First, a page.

A popular options strategy is to scan the markets for unusual activity and then formulate a trading idea based on what that activity implies. This novel market environment is full of unexpected action with a the tidal wave of freshman traders moving markets (aka r/wallstreetbets), unorthodox public offerings (aka SPACs), boundless monetary stimulus, and an unforeseen penchant for ultra-high growth oriented stocks.
Screening for unusual activity generally involves options that had previously been very thinly traded but suddenly see a big spike in volume. The implication is that someone with knowledge about the direction a stock is about to move uses options to initiate a leveraged position that will profit from that move.
For instance, an out of the money call with small open interest and low volume suddenly sees a flood of buyers entering the trade all at the same time. Subsequently a buyout deal is announced, the shares rally and the formerly inexpensive calls are now in the money, producing a sizable profits for the buyer.
Of course, it’s illegal for someone to trade on non-public information and FINRA. The SEC is actually quite good at recognizing when unusual activity preceding a big moving event was a result of insider trading – and the offenders end up regurgitating profits and paying massive fines. These big trades are more likely to be the positioning of a big firm with good research than illegal “insider” trading.
The typical “unusual activity” trade would be to buy the same options that the big buyer just purchased on the assumption that a well-capitalized trader or big institutional buyer must know something valuable, and an individual trader can ride their coattails to profits by emulating the same trade.
However, there is another way to take advantage of unusual activity.
Take the other side – at least in the options market.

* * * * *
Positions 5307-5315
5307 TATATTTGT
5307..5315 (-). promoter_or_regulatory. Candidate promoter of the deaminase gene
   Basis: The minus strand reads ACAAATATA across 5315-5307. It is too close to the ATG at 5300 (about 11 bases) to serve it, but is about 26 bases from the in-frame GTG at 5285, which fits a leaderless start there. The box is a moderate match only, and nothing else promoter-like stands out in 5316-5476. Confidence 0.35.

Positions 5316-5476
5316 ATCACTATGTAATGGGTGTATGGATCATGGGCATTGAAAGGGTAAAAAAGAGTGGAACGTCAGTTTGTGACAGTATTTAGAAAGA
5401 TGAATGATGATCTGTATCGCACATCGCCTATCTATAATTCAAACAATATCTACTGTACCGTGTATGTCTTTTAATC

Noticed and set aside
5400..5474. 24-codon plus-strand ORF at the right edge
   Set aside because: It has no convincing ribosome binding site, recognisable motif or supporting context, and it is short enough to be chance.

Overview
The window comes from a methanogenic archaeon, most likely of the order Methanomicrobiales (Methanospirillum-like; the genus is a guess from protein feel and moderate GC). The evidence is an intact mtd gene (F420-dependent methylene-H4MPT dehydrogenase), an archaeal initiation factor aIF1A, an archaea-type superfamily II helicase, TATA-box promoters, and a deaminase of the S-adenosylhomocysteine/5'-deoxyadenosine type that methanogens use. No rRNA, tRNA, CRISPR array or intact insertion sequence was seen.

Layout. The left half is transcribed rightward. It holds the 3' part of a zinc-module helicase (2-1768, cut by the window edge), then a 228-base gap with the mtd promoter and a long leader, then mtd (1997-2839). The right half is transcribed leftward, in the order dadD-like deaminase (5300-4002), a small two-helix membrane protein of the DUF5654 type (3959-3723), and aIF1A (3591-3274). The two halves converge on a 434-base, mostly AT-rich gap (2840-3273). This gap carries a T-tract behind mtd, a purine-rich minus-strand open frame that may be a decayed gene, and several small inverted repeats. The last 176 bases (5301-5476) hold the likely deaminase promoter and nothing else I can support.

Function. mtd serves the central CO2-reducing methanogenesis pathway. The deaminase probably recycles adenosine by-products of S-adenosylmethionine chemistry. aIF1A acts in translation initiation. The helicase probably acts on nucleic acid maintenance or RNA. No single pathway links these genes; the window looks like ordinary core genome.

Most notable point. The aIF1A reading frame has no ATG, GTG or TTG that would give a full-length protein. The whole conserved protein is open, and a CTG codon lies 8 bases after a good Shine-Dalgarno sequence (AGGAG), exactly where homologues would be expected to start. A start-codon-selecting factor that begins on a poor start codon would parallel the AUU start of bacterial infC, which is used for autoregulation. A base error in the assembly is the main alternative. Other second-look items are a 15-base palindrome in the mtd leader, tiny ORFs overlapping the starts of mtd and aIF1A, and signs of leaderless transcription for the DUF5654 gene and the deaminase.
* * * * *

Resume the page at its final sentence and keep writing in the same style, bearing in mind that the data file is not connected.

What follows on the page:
It sounds counterintuitive, but the implied volatility moves after a big trade can shift the odds in favor of an oppositional trade.
The option markets respond to big buyers by raising implied volatilities (and contrarily to big sellers by lowering them), which increases the premium you pay to purchase said contract.
Let’s say there’s a big call purchase observed in the market. If someone buys a large quantity of a formerly thinly-traded call option, the implied volatility on those calls – as well as other calls in that same general vicinity of strike prices – is going to climb.
If you simply buy the same call after observing the big trade, you’re going to pay that new higher price.
If the trade is in a stock that you either own or would like to own, you’re probably better off selling a covered call.
You own the shares (or buy them) and then sell either the same call that the big buyer purchased or possibly one or two strikes higher. I’d look at the relative implied volatilities and choose the strike that was trading at the highest one.
This strategy allows you to still bag the long exposure to the stock you’re trading-one that a big market participant is betting on as well – but instead of paying the high price, you take advantage of the implied volatility move and receive the elevated option premium.
If the big buyer is correct about the timing and direction of the move and the stock rallies through your strike, you’ll collect a quick profit when the shares are called away at expiration. If the big buyer was wrong, you’ll collect the inflated premium on the option you sold, lowering your cost basis on the shares you wanted to own anyway.
So when you see an “unusual activity” options trade happening, consider that sometimes your best move might be to take the other side rather than simply executing a copycat trade.